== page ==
very doctrine.'* Here, let it be observed, an appeal is
made by the Convocation imponens to the very same an- *
cient authorities, as had been mentioned with such pro-
found veneration by the writers of the Homilies and
the Articles, and thus, if the Homilies contained views of
doctrine which now would be called Roman, there seemed
to me .to be an extreme probability that the Convocation
of 1571 also countenanced and received, or at least did not /
reject, those doctrines. -^

6. And further, when at length I came actually to look

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' into the text of the Articles, I saw in many cases a patent
justification of all that I had surmised as to their vagueness
and indecisiveness, and that, not only on questions which
lay between Lutherans, Calvinists, and Zuinglians, but on
Catholic questions also ; and I have noticed them in my
Tract. In the conclusion of my Tract I observe: The
s Articles are " evidently framed on the principle of leaving
open large questions on which the controversy hinges.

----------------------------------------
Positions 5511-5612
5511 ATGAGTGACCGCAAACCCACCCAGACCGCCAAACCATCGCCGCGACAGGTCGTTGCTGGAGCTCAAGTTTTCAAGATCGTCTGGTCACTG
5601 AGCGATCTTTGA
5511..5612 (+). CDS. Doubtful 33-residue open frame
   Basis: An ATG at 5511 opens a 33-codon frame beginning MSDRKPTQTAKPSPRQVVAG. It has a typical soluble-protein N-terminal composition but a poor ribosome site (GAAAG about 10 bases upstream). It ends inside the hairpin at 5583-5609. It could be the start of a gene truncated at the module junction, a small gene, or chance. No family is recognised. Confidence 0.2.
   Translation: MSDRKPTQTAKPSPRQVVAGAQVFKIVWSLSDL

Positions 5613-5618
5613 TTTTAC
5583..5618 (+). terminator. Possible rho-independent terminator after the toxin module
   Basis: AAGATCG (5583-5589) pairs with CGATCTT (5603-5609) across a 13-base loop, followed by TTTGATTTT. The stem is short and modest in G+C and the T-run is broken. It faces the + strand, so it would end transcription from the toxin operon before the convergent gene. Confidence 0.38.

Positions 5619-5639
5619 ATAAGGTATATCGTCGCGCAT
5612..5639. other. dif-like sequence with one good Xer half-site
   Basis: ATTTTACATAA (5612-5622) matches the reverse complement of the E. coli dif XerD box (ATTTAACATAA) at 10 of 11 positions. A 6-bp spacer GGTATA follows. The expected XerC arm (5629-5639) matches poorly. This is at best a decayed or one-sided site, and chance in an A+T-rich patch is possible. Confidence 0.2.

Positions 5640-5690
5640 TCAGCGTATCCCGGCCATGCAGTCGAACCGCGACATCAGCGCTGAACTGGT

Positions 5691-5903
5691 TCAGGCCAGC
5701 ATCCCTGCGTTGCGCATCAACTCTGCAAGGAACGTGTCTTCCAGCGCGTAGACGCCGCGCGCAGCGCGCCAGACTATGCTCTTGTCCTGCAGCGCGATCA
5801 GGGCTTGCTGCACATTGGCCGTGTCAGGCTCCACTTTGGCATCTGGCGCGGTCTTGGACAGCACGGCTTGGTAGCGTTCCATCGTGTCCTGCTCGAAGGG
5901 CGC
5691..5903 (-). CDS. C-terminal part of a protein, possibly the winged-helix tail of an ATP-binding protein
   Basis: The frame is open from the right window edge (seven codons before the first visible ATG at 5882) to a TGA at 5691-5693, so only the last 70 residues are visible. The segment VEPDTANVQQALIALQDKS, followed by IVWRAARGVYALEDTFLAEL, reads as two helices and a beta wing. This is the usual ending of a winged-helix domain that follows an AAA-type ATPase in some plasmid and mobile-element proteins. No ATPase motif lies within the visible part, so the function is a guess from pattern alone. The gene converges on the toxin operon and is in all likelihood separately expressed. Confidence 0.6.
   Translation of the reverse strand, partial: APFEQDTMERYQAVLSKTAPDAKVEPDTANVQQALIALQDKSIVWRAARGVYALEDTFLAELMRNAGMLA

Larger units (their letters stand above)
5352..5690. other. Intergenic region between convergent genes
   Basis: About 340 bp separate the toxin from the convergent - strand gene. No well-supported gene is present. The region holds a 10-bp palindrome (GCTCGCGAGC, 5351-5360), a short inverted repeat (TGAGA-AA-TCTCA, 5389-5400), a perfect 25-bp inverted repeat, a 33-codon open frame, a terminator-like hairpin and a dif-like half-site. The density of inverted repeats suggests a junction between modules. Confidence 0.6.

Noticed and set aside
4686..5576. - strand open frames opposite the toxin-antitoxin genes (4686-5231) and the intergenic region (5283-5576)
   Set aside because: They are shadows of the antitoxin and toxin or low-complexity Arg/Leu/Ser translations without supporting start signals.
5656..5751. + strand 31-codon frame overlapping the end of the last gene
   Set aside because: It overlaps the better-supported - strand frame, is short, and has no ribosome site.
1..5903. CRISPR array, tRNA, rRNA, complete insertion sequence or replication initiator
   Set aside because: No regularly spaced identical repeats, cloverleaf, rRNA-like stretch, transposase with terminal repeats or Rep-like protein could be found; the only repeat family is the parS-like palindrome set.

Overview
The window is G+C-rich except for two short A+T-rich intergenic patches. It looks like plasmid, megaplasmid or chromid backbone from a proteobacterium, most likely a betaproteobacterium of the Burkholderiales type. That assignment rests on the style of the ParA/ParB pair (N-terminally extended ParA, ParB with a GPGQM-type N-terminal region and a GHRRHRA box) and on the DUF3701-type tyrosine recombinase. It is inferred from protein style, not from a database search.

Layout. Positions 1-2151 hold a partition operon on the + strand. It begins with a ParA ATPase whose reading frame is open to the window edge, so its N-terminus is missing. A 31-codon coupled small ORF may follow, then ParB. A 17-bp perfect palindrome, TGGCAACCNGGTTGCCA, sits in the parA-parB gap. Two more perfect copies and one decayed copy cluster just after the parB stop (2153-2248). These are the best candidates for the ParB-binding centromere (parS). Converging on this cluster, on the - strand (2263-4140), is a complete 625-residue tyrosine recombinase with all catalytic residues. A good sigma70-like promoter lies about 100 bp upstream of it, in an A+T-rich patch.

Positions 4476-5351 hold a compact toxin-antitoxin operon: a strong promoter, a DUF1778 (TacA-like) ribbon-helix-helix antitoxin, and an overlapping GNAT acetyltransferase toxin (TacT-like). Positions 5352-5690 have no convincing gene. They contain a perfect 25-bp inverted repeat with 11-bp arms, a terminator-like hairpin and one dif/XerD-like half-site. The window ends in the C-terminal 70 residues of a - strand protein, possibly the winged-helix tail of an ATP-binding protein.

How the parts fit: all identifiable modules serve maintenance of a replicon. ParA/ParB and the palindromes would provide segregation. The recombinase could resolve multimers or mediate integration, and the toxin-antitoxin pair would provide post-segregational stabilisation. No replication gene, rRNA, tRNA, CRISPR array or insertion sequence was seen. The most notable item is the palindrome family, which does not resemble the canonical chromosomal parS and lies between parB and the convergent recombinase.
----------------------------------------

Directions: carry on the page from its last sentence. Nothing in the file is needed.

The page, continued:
They state broadly extreme truths, and are silent about
their adjuistment. For instance, they say that all neces-
sary faith must be proved from Scripture ; but do not say
'who is to prove it. They say, that the Church has autho-
rity in controversies; they do not say what authority.
They say that it may enforce nothing beyond Scripture,
but do not say where the remedy lies when it does. They
say that works before grace and justification are worthless
and worse, and that works after grace and justification are
acceptable, but they do not speak at all of works with
God's aid hefore justification. They say that men are law-
fully called and sent to minister and preach, who are
chosen and called by men who have public authority given
them in the Congregation ; but they do not add hy whom
the authority is to be given. They say that Councils